Feast your eyes on the sexiness that was my Halloween costume:

Awwww yeah. You can't really see the full extent of my toolbelt in this picture, but it was awesome. And it had a two-beer-bottle capacity, which proved most convenient. And you'll notice that there's no one else in this picture, which is because my companions decided not to wear costumes, and it was a costumes-only picture.

I went to two parties. A guy in scrubs said I was the hottest construction worker he'd ever seen, but since he was not the hottest doctor I'd ever seen, things did not go any further. I thought the DJ at the second party was cute, but my attempts to make conversation while he was working were limited to "do you have any DJ Shadow?" and "oh. Then do you have anything like DJ Shadow?" We talked a bit after the party and it turned out that he was a school friend of my brother's. Because if they're not gay, then they know my brother.


Apocalypse Now (Later)

I purchased some frames the other day, because an Independent Adult such as myself should take pride in her living space and try to make it look nice. No more dorm-room posters affixed with tape for me!

Evil Roommate watched me putting them up and remarked "you're just daring an earthquake to come, you know."

This morning...it CAME!

I woke up at nine in the morning and was immediately disgusted with myself for waking up so early. Suddenly, the apartment started to move. It felt like one giant ripple, followed by some shaking. And then it was over. It only lasted a few seconds, but this was enough time for me to think the following things:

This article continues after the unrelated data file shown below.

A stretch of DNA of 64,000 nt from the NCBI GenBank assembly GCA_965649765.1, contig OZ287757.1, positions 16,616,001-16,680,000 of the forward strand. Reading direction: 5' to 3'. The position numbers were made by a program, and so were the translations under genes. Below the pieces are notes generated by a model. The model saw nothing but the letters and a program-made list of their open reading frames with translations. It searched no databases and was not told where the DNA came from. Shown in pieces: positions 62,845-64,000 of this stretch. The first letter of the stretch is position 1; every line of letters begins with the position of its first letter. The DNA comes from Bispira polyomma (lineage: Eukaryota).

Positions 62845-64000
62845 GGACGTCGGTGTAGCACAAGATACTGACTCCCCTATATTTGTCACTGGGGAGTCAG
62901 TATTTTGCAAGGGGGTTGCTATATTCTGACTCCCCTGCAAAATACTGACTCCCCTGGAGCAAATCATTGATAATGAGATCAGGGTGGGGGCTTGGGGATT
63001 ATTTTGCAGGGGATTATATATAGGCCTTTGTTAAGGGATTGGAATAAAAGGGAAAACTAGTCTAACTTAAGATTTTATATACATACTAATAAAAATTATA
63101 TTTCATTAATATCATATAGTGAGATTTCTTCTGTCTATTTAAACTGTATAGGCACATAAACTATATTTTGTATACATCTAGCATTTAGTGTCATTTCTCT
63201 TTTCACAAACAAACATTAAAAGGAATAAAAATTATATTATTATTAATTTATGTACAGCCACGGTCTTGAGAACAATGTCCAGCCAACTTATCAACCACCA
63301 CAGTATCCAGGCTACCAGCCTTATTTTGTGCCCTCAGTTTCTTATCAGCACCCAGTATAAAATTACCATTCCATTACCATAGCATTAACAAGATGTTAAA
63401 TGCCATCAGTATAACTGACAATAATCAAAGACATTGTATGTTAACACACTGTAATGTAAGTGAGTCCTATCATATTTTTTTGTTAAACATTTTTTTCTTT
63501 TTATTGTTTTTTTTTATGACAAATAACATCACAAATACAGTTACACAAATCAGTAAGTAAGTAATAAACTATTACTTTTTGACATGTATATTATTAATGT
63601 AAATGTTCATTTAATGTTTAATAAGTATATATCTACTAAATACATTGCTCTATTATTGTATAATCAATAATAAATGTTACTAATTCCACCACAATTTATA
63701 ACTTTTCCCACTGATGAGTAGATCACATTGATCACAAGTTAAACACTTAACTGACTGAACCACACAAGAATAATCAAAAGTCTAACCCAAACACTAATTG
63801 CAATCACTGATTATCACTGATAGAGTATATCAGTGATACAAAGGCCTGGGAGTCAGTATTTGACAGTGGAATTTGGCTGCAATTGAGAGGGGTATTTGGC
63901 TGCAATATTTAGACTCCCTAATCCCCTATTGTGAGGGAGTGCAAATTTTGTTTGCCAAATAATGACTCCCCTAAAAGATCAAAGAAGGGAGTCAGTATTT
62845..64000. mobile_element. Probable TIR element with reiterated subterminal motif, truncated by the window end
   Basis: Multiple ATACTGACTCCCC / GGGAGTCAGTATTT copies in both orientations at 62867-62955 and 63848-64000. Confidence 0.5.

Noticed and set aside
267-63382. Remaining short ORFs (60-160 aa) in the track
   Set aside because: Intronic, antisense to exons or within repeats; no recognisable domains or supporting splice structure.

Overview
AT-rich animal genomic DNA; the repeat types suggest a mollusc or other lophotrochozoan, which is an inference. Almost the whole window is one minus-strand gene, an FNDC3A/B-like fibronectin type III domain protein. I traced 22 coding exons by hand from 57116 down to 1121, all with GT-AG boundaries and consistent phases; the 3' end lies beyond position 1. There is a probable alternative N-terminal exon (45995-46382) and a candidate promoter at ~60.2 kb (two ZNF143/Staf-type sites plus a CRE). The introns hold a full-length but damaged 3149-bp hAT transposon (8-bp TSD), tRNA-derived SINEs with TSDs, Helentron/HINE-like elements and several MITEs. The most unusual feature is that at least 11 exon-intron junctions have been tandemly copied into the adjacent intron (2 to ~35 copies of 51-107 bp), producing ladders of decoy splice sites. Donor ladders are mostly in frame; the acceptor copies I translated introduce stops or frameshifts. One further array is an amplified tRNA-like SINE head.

1. What is this?

2. SHIT!!! Earthquake! Oh my god!!!

3. I'm going to die!

4. I wonder if this is the one that makes California break off from the rest of the country and float around the Pacific Ocean.

4.a. If this happens, what can I use in my apartment to construct a crude raft that I can use to sail back to the continent?

4.a.I. I think my IKEA bedframe is light enough to float once I remove the mattress. And I have enough canned goods and bottled water to survive the journey. And my top sheet would make a nice sail.

I thought a lot of things, but none of them were the earthquake safety tips I had cleverly devised and stored in my head for possible future use. These tips were:

1. Get head out from under shelf and picture frame (I have a shelf over my bed, and a picture frame above that).

2. Get body under nearest doorframe.

That's all I had to do, but when the earthquake actually came, I didn't even have the wherewithal to put a blanket over my head. Quite a poor showing.

But there was no time for regret, because I had some calls to make. First, to my parents, so they would know I was okay when breaking news reports of a massive earthquake in Los Angeles made it to their television:

Sara: Hello, Dad?
Dad: You're up early.
Sara: Yes, because there was an EARTHQUAKE!
Dad: That's what happens when you live on an active fault line.

Then I called my mother, at work at the library:

Sara: Mom!
Mom: Yes?
Sara: There was an earthquake!
Mom: Oh, what did it feel like?
Sara: Horrible!
Mom: Was it like an amusement park ride?
Sara: It -- what? No!
Mom: (sounding disappointed) Oh. Are you going to any Halloween parties tonight?
Sara: No because I'm not leaving my bed.
Mom: Um...

Then I called some friends and neighbors, to make sure they survived the horror. First my roommate, who works at a nearby ranch in the Hollywood Hills:

Sara: Evil Roommate! You're okay!
Evil Roommate: I'm at work. I can't really talk.
Sara: Oh, you must be trying to calm down the horses because of the earthquake.
ER: Earthquake?
Sara: Yes. Didn't you feel it?
ER: No. Maybe the hills work like shock absorbers.
Sara: Then I just want to say thank you for jinxing the earthquake into existence.
ER: Did you run under a doorframe?
Sara: No, I stayed in bed and screamed.
ER: Well, if another earthquake happens, I'll let the rescue crews know where they can find you.
Sara: Thanks.

Then I called The Tennessee Girls, who live directly below us:

J: (very groggy) Hello?
Sara: Uh...did I wake you up?